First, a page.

A Tale of Two Shutdowns

Minnesota’s government shutdown has made national news, in part because it foreshadows, in some respects, the battle that will play out in Washington over the next month on the debt ceiling. What has happened in Minnesota is clearcut: our Republican legislature passed a budget for the next two years, consisting of nine spending bills. Our Democratic governor, Mark Dayton, didn’t think the legislature spent enough money, so he vetoed them. As a result of Dayton’s vetoes, state agencies ran out of funding as of July 1 and, with the exception of certain critical functions, the state’s government shut down.

Dayton’s claim that the legislature didn’t want to spend enough money will resonate only on the far left, given that the nine bills appropriated more money than Minnesota has ever spent in any two year period. But put that fact to one side: it is simply indisputable that the legislature appropriated funds for parks, roads, schools, drivers’ license bureaus, etc. If those agencies have shut down, it is solely because of Governor Dayton’s vetoes. In this context, for the Democrats to claim that Republicans somehow shut down the state’s government is ludicrous.

This is not the first time Minnesota has experienced a government shutdown. In 2005, during Tim Pawlenty’s first term as governor, there was a partial shutdown that lasted for nine days. It is instructive to compare the events that led to the shutdowns of 2005 and 2011.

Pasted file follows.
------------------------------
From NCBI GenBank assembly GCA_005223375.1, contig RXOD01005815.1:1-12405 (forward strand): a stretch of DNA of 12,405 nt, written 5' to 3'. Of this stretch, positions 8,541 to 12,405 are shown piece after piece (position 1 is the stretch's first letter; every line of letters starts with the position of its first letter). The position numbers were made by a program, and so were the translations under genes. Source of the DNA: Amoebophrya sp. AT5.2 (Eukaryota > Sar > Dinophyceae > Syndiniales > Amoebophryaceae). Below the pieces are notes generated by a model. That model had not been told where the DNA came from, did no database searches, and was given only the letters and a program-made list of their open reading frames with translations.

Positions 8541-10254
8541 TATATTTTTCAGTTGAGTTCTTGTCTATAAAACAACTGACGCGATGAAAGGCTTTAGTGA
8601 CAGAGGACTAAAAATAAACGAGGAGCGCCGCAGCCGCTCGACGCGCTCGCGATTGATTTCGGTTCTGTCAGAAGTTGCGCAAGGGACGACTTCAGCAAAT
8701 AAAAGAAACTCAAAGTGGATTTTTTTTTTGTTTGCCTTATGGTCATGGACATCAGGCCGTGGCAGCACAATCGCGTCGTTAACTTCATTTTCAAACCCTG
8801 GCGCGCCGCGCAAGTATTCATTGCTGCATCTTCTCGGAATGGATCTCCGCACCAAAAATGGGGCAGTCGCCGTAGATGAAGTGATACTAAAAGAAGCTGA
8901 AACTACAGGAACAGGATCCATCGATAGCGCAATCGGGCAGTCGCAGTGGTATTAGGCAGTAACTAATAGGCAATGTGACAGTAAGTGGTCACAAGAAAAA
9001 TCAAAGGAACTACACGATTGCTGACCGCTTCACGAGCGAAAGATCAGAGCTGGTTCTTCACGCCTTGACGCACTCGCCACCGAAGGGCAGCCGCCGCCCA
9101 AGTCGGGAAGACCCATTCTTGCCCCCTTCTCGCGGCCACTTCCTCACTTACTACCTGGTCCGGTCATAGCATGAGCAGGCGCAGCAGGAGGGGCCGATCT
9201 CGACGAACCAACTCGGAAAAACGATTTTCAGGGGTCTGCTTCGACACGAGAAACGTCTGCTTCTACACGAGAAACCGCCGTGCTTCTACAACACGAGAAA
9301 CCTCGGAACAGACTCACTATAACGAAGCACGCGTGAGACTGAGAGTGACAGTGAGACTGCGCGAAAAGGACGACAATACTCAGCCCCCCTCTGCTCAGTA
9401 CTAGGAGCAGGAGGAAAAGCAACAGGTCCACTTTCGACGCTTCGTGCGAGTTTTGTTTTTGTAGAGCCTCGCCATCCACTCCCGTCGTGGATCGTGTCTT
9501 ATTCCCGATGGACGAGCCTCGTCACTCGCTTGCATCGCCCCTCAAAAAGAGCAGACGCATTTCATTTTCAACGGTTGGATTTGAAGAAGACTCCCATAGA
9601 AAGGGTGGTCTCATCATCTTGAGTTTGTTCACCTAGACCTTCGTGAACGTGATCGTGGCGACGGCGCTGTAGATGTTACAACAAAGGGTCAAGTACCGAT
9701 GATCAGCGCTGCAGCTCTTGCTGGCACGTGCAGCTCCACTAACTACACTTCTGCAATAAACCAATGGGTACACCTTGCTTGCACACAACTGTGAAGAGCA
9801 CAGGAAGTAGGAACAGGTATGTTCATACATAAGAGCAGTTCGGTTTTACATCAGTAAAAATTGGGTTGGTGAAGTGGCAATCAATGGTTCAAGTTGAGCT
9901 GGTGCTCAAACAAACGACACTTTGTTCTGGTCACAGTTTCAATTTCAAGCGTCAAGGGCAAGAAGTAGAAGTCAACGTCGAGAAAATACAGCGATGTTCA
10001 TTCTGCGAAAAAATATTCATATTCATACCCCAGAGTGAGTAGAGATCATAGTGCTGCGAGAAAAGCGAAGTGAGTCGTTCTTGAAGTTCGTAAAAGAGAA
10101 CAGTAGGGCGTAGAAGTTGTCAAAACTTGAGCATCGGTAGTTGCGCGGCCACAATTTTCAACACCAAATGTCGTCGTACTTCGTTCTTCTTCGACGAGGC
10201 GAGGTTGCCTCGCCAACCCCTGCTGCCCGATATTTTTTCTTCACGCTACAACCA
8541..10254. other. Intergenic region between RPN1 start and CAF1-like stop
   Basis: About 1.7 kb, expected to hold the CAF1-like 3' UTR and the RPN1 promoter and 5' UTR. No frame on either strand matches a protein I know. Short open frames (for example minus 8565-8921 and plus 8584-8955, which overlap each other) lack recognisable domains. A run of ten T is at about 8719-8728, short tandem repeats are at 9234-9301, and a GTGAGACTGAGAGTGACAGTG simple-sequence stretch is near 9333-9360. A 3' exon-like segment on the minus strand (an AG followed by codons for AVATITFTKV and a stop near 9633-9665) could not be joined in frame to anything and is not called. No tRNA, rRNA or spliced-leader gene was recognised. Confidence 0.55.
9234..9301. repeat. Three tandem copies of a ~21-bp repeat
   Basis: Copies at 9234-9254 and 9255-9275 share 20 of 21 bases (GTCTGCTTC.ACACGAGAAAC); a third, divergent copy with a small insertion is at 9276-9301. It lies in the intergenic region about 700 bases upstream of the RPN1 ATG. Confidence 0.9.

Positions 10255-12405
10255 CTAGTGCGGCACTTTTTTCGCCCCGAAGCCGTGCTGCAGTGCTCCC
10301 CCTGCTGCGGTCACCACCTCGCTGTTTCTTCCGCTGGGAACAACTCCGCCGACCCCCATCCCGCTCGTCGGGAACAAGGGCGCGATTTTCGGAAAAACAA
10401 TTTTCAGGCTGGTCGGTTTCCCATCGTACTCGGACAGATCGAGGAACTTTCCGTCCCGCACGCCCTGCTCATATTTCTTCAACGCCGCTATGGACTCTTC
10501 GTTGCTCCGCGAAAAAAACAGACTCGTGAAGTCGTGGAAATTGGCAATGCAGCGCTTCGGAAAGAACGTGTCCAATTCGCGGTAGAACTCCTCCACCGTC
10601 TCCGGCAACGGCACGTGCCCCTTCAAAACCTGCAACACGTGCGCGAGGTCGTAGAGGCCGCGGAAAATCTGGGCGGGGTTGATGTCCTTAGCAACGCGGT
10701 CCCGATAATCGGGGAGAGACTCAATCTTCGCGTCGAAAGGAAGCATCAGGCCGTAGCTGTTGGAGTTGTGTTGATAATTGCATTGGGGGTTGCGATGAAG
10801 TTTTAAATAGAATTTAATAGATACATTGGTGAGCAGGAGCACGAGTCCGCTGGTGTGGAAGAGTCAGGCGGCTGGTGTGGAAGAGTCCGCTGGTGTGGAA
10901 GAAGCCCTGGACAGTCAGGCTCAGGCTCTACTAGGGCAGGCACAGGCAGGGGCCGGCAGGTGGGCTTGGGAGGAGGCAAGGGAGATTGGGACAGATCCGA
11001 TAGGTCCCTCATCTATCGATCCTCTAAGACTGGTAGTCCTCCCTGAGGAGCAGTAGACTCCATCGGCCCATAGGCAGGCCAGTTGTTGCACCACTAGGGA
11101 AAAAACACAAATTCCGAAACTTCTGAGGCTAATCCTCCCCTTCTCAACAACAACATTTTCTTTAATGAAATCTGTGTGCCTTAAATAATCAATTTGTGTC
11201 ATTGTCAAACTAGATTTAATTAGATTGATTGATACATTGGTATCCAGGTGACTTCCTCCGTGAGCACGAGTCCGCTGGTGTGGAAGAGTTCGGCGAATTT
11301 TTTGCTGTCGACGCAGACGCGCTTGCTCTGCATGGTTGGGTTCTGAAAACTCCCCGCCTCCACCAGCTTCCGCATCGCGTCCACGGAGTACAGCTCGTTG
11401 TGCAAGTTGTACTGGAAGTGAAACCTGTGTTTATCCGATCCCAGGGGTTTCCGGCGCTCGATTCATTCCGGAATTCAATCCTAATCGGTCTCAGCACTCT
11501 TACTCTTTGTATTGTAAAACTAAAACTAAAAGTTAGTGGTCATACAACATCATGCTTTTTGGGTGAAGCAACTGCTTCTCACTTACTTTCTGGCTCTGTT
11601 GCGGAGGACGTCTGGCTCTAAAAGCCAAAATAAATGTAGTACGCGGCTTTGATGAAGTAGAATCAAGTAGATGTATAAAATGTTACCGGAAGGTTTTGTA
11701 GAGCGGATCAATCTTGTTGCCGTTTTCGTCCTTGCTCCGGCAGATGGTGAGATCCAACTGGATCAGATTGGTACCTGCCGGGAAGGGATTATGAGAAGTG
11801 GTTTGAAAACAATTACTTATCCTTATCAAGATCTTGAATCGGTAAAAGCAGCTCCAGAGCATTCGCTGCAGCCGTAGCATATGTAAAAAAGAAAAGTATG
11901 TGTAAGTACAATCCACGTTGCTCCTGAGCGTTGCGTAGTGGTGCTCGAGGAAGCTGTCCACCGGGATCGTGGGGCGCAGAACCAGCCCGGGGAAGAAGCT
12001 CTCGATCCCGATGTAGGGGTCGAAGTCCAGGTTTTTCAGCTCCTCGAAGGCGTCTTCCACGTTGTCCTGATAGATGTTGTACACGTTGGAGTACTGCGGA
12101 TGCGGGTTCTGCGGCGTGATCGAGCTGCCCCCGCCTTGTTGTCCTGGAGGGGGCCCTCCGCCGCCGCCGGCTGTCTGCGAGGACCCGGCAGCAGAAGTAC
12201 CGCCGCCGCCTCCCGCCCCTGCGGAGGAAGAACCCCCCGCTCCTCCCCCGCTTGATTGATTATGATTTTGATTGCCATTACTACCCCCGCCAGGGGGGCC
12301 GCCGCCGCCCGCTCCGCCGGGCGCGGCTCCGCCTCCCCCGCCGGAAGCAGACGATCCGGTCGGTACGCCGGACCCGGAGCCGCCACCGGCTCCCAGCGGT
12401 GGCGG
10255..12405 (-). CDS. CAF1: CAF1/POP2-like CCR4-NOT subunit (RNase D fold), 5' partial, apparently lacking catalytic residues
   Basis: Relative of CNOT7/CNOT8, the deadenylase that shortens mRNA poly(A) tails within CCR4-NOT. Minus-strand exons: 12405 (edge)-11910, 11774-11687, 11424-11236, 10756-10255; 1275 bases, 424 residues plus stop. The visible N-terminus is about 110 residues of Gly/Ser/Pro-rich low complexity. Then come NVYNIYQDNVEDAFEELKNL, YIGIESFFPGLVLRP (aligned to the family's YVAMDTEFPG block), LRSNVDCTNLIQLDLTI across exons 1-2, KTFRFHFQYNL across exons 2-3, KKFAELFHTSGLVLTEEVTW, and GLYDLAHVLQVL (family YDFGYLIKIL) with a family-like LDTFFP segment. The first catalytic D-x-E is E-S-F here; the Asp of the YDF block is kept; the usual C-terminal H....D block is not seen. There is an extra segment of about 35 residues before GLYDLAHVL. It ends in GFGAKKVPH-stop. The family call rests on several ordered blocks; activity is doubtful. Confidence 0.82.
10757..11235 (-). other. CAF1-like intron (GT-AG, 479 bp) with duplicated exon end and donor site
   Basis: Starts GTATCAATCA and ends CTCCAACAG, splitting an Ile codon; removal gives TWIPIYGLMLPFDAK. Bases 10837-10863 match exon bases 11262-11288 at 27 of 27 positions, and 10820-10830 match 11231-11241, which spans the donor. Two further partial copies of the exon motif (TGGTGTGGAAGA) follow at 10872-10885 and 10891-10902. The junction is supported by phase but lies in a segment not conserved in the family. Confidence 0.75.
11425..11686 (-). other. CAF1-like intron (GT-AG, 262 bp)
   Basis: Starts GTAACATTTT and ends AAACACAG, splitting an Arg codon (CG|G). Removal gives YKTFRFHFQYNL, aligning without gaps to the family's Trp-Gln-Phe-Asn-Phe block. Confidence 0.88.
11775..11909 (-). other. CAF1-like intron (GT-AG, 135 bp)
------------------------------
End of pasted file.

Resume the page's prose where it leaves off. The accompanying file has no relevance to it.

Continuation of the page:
In 2005, Democrats controlled the Minnesota Senate while Republicans controlled the House. The governor was, of course, a Republican. The shutdown did not result from a veto by Governor Pawlenty. On the contrary, as of the end of the regular legislative session that spring, no budget had passed the legislature. Governor Pawlenty therefore called a special session that ran through June. During that session, Senate Democratic leaders negotiated with their counterparts from the Republican House and Governor Pawlenty. By the end of June, the parties reportedly were close to an agreement.

Then, to the surprise of nearly everyone, Senate Majority Leader Dean Johnson pulled the plug on the negotiations:

The surprise decision by Senate Majority Leader Dean Johnson to adjourn the Senate a few hours before midnight, when a deal looked close, was roundly criticized the next day, even by some traditional Democratic allies.

It was the Senate Democrats’ walkout that led to the shutdown the next day. I wrote at the time that Johnson’s walkout confirmed reports that the Democrats were hoping to reap political advantage from a shutdown:

Political insiders here in Minnesota told me some time ago that the Democrats were maneuvering to try to achieve a shutdown of the state government. Their strategy was to refuse to agree on a budget, hold out until there was no alternative to a shutdown, and then blame Republican Governor Tim Pawlenty. …